Crashbots review

When you think of the auto-runner genre, you usually think of the mobile market and free to play games that want you to pay up to get more energy or unlock more levels. Sometimes they do tend to come over to consoles as well and in that sense Crashbots arrived on the Nintendo Switch at the same time as all other platforms. The game doesn’t have microtransactions and gives you the complete experience from the get go, but it isn’t the greatest experience to have.

As Crashbots comes from the auto-runner genre, you sadly can’t expect to find a great story here. The game grants you 125 stages that are gated through certain difficulty and area levels. Getting to the next level requires you to collect stars that you can find and get in the stages you play and you unlock a new stage by getting to the end in the current one. There are always challenges you can complete with most also asking you to get al the stars or beating a level without getting hit, the usual tasks you come to expect from runner games.

As you complete the levels and challenges, you can earn coins to upgrade your robot, or you can also find parts in the levels to create brand new ones. There isn’t all that much replayability in the level except for completing all the challenges and getting that perfect run you so desire. You always have one mission active too, they are passive and follow you from stage to stage. These also reward you with more cash to fill your pockets with.

When you play, you will see that your robot has an energy meter that drains as you run, use your abilities or get hit. It’s game over when the meter depletes to zero and although you can refill them with energy tanks that you find on your way in the levels, some things like the movement just didn’t feel great. I mean, you can easily navigate when everything is going as planned, but when you hit a big obstacle you get kind of stuck against it and keep losing energy doing so, making you die very fast or just frustrating you and you reset the level because you know what happens if you don’t. The game sadly doesn’t clear this up in the long run and as the levels get harder, chances are you could get this problem more often later on.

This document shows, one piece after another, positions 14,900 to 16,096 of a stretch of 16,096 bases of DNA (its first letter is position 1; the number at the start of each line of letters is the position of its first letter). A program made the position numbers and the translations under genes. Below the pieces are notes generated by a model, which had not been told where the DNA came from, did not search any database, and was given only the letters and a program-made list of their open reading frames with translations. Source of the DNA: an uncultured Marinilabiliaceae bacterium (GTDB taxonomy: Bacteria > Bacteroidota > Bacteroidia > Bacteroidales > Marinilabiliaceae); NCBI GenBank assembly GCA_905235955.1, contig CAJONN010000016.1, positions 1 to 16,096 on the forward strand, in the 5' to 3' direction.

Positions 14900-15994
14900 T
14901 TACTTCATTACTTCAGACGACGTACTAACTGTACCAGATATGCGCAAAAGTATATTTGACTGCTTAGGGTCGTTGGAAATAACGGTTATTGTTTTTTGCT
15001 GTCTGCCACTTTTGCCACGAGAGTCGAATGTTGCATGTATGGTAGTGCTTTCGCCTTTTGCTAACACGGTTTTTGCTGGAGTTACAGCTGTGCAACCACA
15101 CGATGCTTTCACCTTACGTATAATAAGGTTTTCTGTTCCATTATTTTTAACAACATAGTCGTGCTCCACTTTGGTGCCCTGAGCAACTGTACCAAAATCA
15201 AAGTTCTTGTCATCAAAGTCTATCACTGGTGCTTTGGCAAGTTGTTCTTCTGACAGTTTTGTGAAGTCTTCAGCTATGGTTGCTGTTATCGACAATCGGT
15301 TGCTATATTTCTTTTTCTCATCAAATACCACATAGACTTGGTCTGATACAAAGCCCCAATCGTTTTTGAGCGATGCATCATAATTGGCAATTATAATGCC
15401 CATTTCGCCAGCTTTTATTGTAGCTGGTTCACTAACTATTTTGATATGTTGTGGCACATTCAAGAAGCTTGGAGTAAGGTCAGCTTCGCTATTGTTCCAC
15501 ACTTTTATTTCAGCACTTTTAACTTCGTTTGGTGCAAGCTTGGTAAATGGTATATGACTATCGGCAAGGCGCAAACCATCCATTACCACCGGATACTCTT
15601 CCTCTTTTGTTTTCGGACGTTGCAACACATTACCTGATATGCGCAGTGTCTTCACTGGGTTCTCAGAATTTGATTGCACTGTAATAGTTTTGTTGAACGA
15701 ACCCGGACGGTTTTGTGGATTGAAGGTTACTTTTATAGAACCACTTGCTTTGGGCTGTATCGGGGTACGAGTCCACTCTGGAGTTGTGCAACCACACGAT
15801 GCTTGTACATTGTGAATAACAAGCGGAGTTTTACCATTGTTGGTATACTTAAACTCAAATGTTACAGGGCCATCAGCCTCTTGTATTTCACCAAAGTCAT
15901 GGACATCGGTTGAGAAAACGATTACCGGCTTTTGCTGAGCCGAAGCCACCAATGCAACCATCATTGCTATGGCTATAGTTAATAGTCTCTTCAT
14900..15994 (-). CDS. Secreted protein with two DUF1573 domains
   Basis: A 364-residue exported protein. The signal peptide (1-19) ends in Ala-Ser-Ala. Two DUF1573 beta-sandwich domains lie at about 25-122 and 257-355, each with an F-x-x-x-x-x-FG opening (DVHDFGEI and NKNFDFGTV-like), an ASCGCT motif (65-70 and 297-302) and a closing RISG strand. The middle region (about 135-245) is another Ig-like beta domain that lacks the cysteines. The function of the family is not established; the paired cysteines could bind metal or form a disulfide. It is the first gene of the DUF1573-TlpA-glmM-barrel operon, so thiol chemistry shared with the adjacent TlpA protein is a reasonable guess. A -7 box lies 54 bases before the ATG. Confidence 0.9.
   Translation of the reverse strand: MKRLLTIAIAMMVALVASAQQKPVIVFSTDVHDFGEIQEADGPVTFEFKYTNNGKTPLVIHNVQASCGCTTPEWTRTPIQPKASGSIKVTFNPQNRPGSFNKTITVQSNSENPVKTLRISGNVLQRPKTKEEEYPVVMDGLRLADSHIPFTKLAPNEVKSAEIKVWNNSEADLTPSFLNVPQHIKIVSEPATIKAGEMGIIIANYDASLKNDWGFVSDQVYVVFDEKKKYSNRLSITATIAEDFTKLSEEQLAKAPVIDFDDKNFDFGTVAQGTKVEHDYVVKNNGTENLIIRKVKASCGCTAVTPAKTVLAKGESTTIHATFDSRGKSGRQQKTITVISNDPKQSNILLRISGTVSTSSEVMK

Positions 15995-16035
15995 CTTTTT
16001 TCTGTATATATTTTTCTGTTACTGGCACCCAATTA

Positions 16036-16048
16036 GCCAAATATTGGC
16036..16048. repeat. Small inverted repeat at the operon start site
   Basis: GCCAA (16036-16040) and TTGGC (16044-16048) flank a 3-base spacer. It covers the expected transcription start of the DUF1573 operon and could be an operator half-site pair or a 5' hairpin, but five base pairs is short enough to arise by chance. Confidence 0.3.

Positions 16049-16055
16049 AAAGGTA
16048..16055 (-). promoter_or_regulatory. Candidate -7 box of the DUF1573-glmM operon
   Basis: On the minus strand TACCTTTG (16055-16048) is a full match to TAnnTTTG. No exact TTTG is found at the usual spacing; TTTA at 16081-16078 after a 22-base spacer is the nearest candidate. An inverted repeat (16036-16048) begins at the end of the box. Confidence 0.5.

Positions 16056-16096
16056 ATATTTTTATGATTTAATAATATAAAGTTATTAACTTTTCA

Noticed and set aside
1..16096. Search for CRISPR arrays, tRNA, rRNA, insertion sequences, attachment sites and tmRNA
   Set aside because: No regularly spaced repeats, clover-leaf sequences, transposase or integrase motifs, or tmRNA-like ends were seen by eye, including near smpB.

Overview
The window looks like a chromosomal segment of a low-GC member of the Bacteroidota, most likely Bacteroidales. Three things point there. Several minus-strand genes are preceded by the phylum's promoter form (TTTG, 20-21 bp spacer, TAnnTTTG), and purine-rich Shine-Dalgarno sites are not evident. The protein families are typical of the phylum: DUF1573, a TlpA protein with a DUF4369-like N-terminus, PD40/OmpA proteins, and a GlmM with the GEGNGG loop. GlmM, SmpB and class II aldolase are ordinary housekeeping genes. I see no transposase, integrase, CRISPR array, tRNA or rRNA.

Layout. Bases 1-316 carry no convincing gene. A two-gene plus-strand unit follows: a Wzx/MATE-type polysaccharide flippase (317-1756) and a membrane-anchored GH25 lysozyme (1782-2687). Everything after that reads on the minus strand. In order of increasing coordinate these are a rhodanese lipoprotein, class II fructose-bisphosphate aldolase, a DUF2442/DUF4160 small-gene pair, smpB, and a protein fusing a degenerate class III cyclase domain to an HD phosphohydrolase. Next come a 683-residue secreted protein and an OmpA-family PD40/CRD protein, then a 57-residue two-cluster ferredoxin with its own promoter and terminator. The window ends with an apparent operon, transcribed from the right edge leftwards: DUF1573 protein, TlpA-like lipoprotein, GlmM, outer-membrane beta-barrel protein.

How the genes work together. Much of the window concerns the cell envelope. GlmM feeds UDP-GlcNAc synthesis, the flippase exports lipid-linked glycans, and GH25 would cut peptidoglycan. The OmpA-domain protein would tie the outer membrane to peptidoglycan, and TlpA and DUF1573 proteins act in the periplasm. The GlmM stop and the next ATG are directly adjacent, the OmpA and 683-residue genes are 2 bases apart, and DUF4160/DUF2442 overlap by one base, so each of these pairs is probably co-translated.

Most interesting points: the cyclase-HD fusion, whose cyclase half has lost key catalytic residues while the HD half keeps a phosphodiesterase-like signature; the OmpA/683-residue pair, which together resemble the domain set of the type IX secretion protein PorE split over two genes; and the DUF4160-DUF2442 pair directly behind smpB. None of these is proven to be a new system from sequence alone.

Does the robot feel great other then the stiffnes when he gets hit? Yes he does, you can sprint, jump, duck and ofcourse shoot and kill or detroy obstacles. and this all feels quite fun to do as you progres through the levels to find the perfect and most suitable path to run. But some obstacles can just be a pain to avoid. Maybe it’s because of the camera angle or just because the robots feel a bit stiff when they get hit, but it really drained my enjoyment away just like it did with the energy of my robot.

If you can look past the hurdle of the damage spikes you’ll see a graphically pleasing game that can stand it’s own against other runner games in the genre. The worlds are varied enough in color pallets and scenery and the soundtrack present in this game is adequate, I would have liked a bit more variety because when you are repeating levels due to failing or completing all challenges the music can get quite boring to hear at times. If the developer could update the game so that the robots control a little better this game would be a great addition for any fan of the runner genre.

Crashbots has quite a bit of promise when you boot it up, with a fun gameplay style, nice sceneries and fun challenges to do. Yet it drains away from the amusement when you see that the bots can feel quite stiff to navigate around obstacles it quickly becomes stale, something they could fix up in future patches.


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